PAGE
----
Apple Music’s New Spatial Audio Is Stunning—and Occasionally Boring

It’s uncommon for me to spend most of my day on the telephone with different audio writers, discussing the newest information, however, that’s what occurred on Could 17, the day Apple introduced it will add lossless audio and Dolby Atmos to the Apple Music streaming service at no further cost. In contrast to lossless audio, which merely promises improved sound quality, Atmos is touted as a revolution in music recording and replica. By creating a way of sonic immersion, with sound showing to return from round and above the listener somewhat than from a pair of audio systems or a set of headphones, Atmos music provides the potential for extra sensible simulations of residing live shows and for artistic results usually reserved for film soundtracks.

Regardless that Atmos music has been obtainable on the Amazon Music and Tidal streaming providers for a yr and a half, it garnered little consideration till Apple’s announcement, which left many individuals questioning what precisely Atmos music is and the way they may get it. Fortuitously, a couple of weeks earlier than the coronavirus pandemic hit, I acquired an in-depth Atmos music demo from Dolby in its state-of-the-art Hollywood theater, so I already understood how the expertise labored and the way dazzling—and generally boring—Atmos music can sound.

What’s Atmos spatial audio?

Dolby Atmos expertise can reproduce sound from any and each route—not solely throughout the listener but additionally overhead. When used successfully, Atmos could make a lounge sound like a forest in springtime, a bustling avenue in Manhattan, or seat G108 at Carnegie Hall (PDF). Dolby created Atmos primarily so as to add sounds coming from the audio systems within the ceiling, to ship extra convincing simulations of film sound results akin to rainstorms and airplanes flying overhead. Atmos has been used for motion pictures since 2012 and is usually obtainable on Blu-ray soundtracks and thru many video-streaming platforms. Now Dolby is selling Atmos for music manufacturing, whether or not to create a extra sensible concert-hall atmosphere or to dazzle the listener with sounds flying overhead. Just a few applied sciences, together with DTS:X, Auro-3D, and Sony 360 Reality Audio, compete with Atmos, however, none is as prevalent as Atmos, particularly after Apple’s announcement.

Recording engineers can use Atmos to add acoustic “objects” to traditional 5.1- or 7.1-channel surround-sound productions (thus the term “object-based audio”). The objects are made up of a sound—which might be anything from a voice to an instrument to a sound effect—along with instructions for where the sound should originate from and whether it should stay in place or move around the listener.

Whether you’re using a surround-sound speaker system, a soundbar, the speakers built into an iPad, or a wireless speaker like the Amazon Echo Studio, which uses an upward-firing speaker to create ambience, Atmos collects all of those sonic elements and then processes them to sound their best on whatever audio system you’re using. Atmos may also deceive a listener into thinking they’re hearing speakers all around them by processing headphone sound.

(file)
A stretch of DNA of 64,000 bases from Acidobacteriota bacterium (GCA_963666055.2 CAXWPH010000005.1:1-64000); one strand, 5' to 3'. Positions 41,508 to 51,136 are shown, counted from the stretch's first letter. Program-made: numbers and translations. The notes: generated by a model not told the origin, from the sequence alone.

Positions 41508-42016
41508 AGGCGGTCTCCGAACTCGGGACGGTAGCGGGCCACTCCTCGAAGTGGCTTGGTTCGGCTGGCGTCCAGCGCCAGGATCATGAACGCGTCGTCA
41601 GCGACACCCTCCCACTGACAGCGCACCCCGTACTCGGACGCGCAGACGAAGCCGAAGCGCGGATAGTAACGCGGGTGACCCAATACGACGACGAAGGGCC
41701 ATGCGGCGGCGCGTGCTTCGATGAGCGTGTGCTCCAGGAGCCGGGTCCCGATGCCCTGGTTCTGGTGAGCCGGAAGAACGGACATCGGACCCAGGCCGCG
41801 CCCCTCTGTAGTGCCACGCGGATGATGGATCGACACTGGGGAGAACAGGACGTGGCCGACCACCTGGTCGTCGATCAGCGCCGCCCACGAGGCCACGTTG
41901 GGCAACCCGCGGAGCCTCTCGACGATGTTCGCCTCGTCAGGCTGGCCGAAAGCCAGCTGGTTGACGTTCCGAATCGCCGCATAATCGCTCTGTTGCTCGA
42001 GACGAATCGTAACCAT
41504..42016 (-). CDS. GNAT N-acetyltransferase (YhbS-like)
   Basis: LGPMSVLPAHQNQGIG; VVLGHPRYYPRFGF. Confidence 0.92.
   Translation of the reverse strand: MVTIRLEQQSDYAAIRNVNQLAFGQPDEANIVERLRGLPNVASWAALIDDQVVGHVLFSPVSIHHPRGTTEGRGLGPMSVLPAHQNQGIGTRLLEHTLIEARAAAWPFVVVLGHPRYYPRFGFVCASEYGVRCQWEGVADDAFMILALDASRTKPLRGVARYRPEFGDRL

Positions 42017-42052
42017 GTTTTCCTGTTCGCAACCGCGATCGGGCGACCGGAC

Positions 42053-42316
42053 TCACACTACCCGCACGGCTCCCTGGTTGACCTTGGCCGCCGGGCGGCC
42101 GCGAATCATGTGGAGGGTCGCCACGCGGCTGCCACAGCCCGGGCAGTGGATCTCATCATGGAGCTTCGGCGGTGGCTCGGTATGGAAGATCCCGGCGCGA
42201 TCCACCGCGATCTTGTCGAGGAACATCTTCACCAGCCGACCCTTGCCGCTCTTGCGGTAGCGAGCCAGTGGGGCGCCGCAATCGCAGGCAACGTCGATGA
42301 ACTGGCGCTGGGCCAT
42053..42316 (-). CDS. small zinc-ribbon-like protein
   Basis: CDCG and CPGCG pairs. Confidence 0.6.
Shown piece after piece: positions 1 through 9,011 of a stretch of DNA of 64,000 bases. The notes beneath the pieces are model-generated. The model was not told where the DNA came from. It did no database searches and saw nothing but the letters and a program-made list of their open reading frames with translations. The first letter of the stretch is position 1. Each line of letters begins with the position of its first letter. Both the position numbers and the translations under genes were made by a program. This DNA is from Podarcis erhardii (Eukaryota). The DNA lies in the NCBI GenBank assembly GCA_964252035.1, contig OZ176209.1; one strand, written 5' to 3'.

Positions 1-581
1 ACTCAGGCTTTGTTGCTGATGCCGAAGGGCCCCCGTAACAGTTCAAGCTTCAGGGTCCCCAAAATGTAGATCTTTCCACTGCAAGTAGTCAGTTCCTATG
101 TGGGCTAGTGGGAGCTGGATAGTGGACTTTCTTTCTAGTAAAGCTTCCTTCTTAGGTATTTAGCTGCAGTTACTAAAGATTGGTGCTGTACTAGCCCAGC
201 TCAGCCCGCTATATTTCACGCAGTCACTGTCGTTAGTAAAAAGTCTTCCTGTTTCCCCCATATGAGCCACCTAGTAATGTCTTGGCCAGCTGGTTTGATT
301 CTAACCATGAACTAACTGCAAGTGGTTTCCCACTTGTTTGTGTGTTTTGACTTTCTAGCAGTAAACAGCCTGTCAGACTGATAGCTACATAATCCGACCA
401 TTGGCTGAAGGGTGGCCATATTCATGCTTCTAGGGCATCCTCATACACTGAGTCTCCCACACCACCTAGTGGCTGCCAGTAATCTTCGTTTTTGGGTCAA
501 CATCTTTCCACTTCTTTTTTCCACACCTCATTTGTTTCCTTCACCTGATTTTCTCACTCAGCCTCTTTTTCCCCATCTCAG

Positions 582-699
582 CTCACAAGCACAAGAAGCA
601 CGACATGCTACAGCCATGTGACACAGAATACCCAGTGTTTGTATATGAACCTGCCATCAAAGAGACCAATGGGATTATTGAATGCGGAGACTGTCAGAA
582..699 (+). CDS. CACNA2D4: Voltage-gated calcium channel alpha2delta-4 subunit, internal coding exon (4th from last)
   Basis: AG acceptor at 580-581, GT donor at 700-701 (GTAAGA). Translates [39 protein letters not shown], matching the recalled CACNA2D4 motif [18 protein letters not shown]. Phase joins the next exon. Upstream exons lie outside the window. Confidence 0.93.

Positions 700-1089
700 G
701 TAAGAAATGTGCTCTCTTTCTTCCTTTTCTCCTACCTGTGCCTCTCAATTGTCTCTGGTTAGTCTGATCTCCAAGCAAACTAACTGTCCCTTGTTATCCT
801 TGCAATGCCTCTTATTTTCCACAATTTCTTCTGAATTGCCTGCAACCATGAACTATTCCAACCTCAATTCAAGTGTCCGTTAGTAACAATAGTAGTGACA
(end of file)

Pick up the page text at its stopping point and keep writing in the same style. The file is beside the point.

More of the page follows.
It’s a fascinating thought. However, in our testing of Atmos, we discovered that the technology works best when played through front and rear speakers, as well as true ceiling-mounted overhead speakers; the simulations of overhead sounds it generates for lesser systems are rarely as convincing.

How Apple makes use of Atmos

A screenshot of Apple Music playing two songs with Dolby Atmos sound.

Screenshot: Apple

Atmos is now supported by most Apple gadgets, together with iPhones and iPads working iOS 14.6, Mac computer systems working macOS 11.4, and Apple TV 4K streaming containers working tvOS 14.6. Apple’s website consists of detailed instructions on learning how to activate Atmos on these gadgets.

Utilizing the phrases “Dolby Atmos” and “spatial audio” interchangeably, the Apple Music app options playlists of spatial audio in numerous genres, together with hip-hop, pop, nation, rock, jazz, and classical. You’ll discover every part from decades-old classics akin to The Rolling Stones’s “Angie” to current hits from Olivia Rodrigo and The Weeknd. However since Atmos music is comparatively new and producing Atmos mixes calls for additional funding of money and time, you in all probability gained discover most of your favorite music within the format. Nevertheless, Atmos is or will quickly be obtainable for a lot of the digital-audio-workstation software program now used to report and blend music, and we’re seeing quite a lot of buzz about Atmos in music-production publications akin to Mix and Tape Op, so many new albums are more likely to be launched in Atmos.

Apple stresses that the Apple Music app’s Atmos characteristic works finest in live performance with Apple and Beats headphones that use Apple’s W1 or H1 chips, together with the Apple AirPods Pro and AirPods Max. In accordance with Apple, as a result of the app is aware of the identification of those headphones when it’s related to them, it could optimize the sound for the very best Atmos impact.

Nevertheless, Atmos works with any headphones, though the sense of envelopment will fluctuate relying on the headphones and on the traits of the listener’s listening to. Whether or not different headphone manufacturers will optimize their headphones for Atmos is anybody’s guess.